From US infantry to rig floor: Fort Hood job fair gave former soldier chance at a new career
By Linda Hsieh, assistant managing editor
Rogelio Noyola always knew he had what it takes to work on a rig. He had served in the US military as infantry team leader for four years and in the National Guard for two years. He was going to college part-time, working towards a degree in interdisciplinary arts, while making a small living as a store clerk in South Texas. As if that weren’t enough, he was also a new father caring for his baby son.
“I had been interested in working in the oilfield since I got out of the military,” he said, but never got the opportunity. “I knew I could do it… I had tried before, but a lot of people don’t hire people without any experience.”
By 2008, his son was three-years-old, and he knew he needed a job that offered health insurance benefits. “I was trying to get something going for him,” he said.
The opportunity finally came along early that year – when IADC Career Connection kicked off its Returning Military Campaign with a job fair at Fort Hood in Killeen, Texas. Nearly 200 soldiers attended – among them Mr Noyola. He had heard about the event through his brother, who’s also in the military. “I decided to go and take a look, see what’s there.”
Finding the right people
Seventeen drilling companies attended that job fair, all looking to recruit competent people who could run their busy rigs. Among them was Precision Drilling (Grey Wolf Drilling at the time), which already had created its own Transitioning Military Program (TMP) as a way to step up recruiting.
“The TMP seeks young soldiers – typically specialists or sergeants that have completed between three and six years in the military. We recruit these young men to work as rig hands, with the idea that they will eventually develop into fine drillers and eventually rig managers,” said Tammy Gatlin, the company’s human resources manager for the Gulf Coast division.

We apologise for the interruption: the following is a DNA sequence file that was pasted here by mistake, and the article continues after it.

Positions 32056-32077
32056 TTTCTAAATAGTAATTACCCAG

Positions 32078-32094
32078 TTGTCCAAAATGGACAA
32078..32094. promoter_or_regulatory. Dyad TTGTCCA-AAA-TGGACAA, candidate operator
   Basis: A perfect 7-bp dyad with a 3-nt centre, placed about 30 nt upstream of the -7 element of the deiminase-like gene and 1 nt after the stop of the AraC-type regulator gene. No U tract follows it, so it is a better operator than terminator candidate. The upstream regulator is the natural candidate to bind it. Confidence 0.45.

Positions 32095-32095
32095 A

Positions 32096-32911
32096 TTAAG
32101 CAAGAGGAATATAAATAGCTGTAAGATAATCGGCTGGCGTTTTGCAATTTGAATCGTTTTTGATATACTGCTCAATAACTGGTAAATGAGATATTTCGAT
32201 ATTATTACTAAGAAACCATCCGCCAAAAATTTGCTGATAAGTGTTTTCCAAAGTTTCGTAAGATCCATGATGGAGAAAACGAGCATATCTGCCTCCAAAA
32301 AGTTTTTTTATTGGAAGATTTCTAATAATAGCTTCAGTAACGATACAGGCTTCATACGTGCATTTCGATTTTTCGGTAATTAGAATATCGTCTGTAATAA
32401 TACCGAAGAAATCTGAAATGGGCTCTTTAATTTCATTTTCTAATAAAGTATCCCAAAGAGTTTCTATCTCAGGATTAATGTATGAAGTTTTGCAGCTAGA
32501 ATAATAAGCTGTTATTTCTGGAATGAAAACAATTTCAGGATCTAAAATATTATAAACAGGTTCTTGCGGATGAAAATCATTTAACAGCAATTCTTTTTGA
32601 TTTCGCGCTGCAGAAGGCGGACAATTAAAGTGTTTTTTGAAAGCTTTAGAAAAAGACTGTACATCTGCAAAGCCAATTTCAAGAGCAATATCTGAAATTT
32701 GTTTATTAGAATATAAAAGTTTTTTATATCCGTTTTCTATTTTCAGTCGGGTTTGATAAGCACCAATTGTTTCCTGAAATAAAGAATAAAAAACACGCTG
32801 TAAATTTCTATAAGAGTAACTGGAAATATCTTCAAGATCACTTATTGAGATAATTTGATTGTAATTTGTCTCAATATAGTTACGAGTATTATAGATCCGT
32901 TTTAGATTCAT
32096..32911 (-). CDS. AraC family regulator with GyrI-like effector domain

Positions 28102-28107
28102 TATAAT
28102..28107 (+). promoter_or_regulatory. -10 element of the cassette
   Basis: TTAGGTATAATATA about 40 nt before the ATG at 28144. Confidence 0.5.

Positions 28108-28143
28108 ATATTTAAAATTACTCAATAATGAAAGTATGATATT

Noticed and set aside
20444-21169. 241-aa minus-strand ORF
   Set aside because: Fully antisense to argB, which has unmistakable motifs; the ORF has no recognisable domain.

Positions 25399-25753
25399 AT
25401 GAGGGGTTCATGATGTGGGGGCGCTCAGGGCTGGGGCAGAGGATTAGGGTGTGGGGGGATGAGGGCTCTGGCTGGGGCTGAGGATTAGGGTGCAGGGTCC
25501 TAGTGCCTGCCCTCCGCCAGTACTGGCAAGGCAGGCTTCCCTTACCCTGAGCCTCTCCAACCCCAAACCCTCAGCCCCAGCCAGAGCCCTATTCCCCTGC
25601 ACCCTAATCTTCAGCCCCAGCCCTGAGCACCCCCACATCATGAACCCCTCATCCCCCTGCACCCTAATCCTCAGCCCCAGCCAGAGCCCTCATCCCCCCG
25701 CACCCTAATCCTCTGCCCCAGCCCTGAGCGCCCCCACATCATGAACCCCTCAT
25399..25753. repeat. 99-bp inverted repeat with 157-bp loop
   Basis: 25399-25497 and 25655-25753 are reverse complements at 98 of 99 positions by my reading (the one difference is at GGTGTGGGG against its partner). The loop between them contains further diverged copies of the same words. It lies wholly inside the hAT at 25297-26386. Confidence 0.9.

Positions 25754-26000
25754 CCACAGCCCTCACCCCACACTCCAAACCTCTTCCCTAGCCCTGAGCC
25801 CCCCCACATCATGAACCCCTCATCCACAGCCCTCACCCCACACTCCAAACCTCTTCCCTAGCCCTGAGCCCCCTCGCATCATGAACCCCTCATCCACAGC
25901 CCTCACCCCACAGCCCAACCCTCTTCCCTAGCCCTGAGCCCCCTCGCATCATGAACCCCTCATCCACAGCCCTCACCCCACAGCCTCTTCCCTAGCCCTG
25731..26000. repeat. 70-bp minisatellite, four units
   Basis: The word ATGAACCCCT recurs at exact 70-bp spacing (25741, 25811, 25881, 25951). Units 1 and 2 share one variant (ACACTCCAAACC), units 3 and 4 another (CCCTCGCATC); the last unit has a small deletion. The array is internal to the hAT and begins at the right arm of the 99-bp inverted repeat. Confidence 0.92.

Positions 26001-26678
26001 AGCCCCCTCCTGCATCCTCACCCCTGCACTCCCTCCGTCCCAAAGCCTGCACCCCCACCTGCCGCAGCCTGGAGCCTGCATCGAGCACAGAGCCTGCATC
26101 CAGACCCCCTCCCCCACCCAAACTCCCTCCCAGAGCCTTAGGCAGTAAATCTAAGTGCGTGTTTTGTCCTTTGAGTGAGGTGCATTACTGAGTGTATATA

As a recruiting representative at the job fair, she remembers being impressed by the number and quality of soldiers that showed up, especially “the leadership skills most of these soldiers learn.” She also met Mr Noyola that day and explained what working on a drilling rig would be like – not just the good stuff like nice pay and days off, but also the challenges like the physical demands and being away from home.
For Mr Noyola, this was an opportunity to truly learn about the drilling industry and assess whether he had what it takes. “She gave me an overview of the job and what it entails. She told me the difficulties too. Some people say they’re willing to do the job, but, when they get there, they don’t realize how difficult it can get. She let me know everything. I walked out of that meeting with a good understanding of what the job was.”
A month after the job fair, Mr Noyola had a second interview and was hired. Soon after, he started as a floorhand trainee. And now, he’s a full-fledged floorhand working on the company’s’ Rig 102 in East Texas.
This means weekly 11-hour drives to and from his South Texas home, yet he’s loving the 7-on/7-off schedule because it gives him “the opportunity to be at home with my son. On my time off, I get to really be home and not have to worry about work.”
As for actually working on a drilling rig, Mr Noyola admits that it was tough at first. “But the team really helped me out. They took me aside when they knew there was something I didn’t understand, until they were comfortable and I was comfortable with the task. They took care of me and made sure I didn’t get hurt or get involved in anything that was over my head.”
He added: “It’s an exciting job. There’s always something new going on. And it gives you a sense of accomplishment at the end of the day – that was one thing I was looking for in a job, something where you can feel like you’ve really done something that day.”
A talent resource
Although Mr Noyola is just one success story, the company notes that military personnel have been an overall great source of talent for the drilling industry.
“They are reliable, hard-working, drug-free, willing to move and understand leadership development from both the senior and subordinate positions,” said company project manager Wayne Mason. “They are exactly the kinds of people that we seek to attract and keep.”
For more information about the IADC Career Connection program, go online to http://careers.iadc.org.